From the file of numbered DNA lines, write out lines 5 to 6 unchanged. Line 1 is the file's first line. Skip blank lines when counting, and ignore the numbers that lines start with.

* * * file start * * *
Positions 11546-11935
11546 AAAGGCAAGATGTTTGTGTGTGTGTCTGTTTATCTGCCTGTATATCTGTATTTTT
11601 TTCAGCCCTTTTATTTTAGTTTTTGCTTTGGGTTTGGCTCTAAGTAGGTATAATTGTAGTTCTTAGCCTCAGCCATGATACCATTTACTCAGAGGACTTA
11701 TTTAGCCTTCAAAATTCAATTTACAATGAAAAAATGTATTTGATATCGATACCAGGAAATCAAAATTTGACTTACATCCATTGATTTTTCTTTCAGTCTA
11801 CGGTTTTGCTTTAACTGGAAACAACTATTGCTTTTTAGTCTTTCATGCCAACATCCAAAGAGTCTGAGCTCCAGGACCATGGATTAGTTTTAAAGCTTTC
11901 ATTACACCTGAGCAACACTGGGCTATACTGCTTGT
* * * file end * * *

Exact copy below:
11801 CGGTTTTGCTTTAACTGGAAACAACTATTGCTTTTTAGTCTTTCATGCCAACATCCAAAGAGTCTGAGCTCCAGGACCATGGATTAGTTTTAAAGCTTTC
11901 ATTACACCTGAGCAACACTGGGCTATACTGCTTGT